Social democracy in peril.
The new fascism.
Coming Together at the Seams
The view from Porto Alegre ...
... and direct action in New York.
Not Just Black and White
LOCAL MOTION: Oak Park, Illinois
A Scandal Bigger than Enron.
An Open Letter to George W. Bush
Kenny Boy? Never heard of him.
The military busts the 2003 budget.
Bush stealth-attacks reproductive rights.
Bush hands AIDS policy to the Christian right.
Chechnya remains mired in misery.
Ann Pettifor: Discrediting the Creditors.
BOOKS: Micah Sifry follows the third way.
BOOKS: Randall Kennedy's Nigger.
MUSIC: Something is in the water.
FILM: Let's play Rollerball.
February 19, 2002
Spreading the Word
erhaps no other insult can be spoken with more malice, or received with more
outrage, than the word nigger. By the same token, there may be no
other word in the history of the English language that has been so brilliantly
adopted and subverted by the oppressed and aggrieved.
Nigger, by Randall Kennedy, a Harvard law professor, takes a long, hard
look at the N-word, as it is often politely denoted, attempting, as he puts
it, to put a tracer on nigger, report on its use, and assess the controversies
to which it gives rise.
For Kennedy, the word seems in some ways an odd choice of subject matter. An
advocate of a colorblind society and an outspoken critic of racial solidarity,
I once heard him ask Cornel West in a debate what value blacks could find in
identifying with each other. After a brief pause, West replied: We can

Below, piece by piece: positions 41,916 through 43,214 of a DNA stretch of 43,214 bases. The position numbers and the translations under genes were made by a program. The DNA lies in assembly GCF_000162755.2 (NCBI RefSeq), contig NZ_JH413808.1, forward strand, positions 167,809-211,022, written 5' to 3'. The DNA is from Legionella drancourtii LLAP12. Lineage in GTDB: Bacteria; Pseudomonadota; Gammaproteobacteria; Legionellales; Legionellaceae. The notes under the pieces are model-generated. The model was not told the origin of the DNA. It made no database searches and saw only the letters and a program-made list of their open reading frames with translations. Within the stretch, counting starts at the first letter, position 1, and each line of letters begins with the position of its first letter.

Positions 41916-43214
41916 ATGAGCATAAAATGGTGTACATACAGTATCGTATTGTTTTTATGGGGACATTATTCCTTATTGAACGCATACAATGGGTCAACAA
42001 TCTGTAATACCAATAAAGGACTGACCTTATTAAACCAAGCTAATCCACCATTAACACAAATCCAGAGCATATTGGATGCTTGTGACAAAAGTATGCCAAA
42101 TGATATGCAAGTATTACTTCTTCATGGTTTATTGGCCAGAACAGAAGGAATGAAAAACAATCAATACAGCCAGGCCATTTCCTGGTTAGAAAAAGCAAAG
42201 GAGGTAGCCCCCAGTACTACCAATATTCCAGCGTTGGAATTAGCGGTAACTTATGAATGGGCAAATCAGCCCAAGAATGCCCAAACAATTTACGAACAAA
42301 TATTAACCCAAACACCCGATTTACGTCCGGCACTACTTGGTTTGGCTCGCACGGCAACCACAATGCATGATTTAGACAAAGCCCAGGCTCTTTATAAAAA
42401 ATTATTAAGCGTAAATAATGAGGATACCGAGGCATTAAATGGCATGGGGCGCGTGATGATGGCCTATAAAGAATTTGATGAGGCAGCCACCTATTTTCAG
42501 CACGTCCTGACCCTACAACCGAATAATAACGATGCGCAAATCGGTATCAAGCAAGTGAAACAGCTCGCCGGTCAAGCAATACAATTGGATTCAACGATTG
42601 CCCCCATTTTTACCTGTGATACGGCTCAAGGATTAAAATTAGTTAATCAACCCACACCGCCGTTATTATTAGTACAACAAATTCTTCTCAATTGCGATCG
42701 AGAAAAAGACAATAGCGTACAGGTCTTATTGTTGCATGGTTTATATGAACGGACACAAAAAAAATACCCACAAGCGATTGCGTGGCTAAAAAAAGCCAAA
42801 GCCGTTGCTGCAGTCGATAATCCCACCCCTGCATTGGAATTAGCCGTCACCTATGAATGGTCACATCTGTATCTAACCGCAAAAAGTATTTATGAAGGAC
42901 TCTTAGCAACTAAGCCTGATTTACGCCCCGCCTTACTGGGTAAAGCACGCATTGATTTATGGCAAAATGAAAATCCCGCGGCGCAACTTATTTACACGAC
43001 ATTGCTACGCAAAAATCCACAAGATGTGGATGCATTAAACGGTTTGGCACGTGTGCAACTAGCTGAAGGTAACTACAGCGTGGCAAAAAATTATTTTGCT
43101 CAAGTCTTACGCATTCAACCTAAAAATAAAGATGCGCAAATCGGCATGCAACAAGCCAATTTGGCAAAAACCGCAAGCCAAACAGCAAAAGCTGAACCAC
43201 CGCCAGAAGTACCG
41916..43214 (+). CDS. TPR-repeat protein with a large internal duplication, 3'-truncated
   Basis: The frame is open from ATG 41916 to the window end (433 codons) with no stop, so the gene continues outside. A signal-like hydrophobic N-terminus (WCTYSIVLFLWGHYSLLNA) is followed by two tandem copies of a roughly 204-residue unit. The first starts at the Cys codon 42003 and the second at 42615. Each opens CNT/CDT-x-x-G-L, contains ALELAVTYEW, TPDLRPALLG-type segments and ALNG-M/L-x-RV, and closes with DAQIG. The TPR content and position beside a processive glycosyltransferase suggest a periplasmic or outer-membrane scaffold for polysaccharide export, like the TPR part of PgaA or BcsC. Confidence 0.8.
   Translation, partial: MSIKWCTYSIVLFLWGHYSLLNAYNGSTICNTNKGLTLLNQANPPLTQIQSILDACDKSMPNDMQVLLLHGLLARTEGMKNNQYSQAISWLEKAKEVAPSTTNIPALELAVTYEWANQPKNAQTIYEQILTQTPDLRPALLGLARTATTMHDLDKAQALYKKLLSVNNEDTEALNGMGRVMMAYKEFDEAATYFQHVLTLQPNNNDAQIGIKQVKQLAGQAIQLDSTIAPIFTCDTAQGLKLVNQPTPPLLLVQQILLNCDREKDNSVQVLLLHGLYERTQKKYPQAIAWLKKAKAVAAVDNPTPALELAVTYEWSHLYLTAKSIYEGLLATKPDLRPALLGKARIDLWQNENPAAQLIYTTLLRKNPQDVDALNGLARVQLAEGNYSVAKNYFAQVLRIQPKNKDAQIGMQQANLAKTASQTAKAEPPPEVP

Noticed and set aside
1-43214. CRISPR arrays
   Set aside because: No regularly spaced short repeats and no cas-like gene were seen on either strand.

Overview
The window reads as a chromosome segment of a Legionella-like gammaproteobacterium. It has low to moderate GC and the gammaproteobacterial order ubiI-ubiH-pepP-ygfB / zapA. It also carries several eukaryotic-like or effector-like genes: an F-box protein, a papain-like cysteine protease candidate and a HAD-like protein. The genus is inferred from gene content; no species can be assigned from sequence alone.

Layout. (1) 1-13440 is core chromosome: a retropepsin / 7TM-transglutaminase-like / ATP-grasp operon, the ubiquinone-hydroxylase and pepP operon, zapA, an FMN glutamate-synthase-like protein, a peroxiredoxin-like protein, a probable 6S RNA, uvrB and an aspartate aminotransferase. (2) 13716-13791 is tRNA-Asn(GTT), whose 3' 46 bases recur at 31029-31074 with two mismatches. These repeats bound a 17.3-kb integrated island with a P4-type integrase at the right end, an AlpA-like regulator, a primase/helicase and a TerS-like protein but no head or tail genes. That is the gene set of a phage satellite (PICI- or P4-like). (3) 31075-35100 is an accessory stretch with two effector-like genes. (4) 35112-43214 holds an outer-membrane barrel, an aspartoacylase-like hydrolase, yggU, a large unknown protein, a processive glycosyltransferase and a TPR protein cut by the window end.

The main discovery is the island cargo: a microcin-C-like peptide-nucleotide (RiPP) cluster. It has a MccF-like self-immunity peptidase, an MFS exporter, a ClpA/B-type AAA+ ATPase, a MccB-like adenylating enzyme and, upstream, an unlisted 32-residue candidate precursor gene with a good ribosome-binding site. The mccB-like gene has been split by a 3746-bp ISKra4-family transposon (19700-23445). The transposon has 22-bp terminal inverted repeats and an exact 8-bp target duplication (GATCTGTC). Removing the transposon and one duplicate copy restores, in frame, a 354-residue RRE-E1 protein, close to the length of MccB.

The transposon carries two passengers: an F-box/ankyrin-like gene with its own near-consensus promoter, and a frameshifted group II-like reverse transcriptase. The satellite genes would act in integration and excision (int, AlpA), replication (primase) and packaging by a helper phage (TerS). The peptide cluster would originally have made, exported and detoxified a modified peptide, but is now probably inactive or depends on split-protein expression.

share our nigger stories. The response, which rendered Kennedy temporarily
speechless, elicited uproarious applause from the audience.
Certainly Kennedy has a fair share of his own nigger stories, though
they dont make it into his latest work. Still, despite his aversion to
racial ties, Kennedy is not blind to the history of white supremacy, in which
nigger plays such a central part. Nor is he aiming to make money
off the N-word, or stir unwarranted controversy, though the title of his book
cannot help but furrow a few brows: How are bookstore patrons to ask for the
volume by name? Is Kennedys Nigger in stock by any chance?
ccording to Kennedy, nigger is derived from the Latin term for
the color black, niger. When exactly the word transformed from racial
moniker to racial slur is unknown, but by the early 19th century nigger
was a familiar insult. By 1871, the term had made its first recorded appearance
in a court of law. Since then, as Kennedy illustrates, nigger has seeped
into practically every aspect of American culture, from literature to political
debates, from cartoons to songs. Nigger is all over the place,
from well-known nursery rhymes such as Eeny-meeny-miney-mo! / Catch a
nigger by the toe! (I grew up thinking it had always been tiger)
to prominent landmarks previously known as Nigger Lake, Niggerhead Hill or Old
Nigger Creek. And from the more recent manifestations of nigger
in Quentin Tarantinos Pulp Fiction to virtually any hip-hop song
made in the past five years, Kennedy points out that the words meaning
varies by content and context, depending largely on the individual circumstances
in which it is used.
But Kennedy is largely interested in a careful examination of the legal history
of nigger. For like every other significant feature of American
lifeincluding cigarettes, guns, pornography, drugs, stock trading, sex,
religion, and money, he argues, nigger is thoroughly enmeshed in
litigation. He notes that while a Lexis-Nexis search of state and federal
cases pulls up 84 instances of kike, 50 of wetback,
90 of gook and 286 of honky, nigger appears
in the text of 4,219 decisions.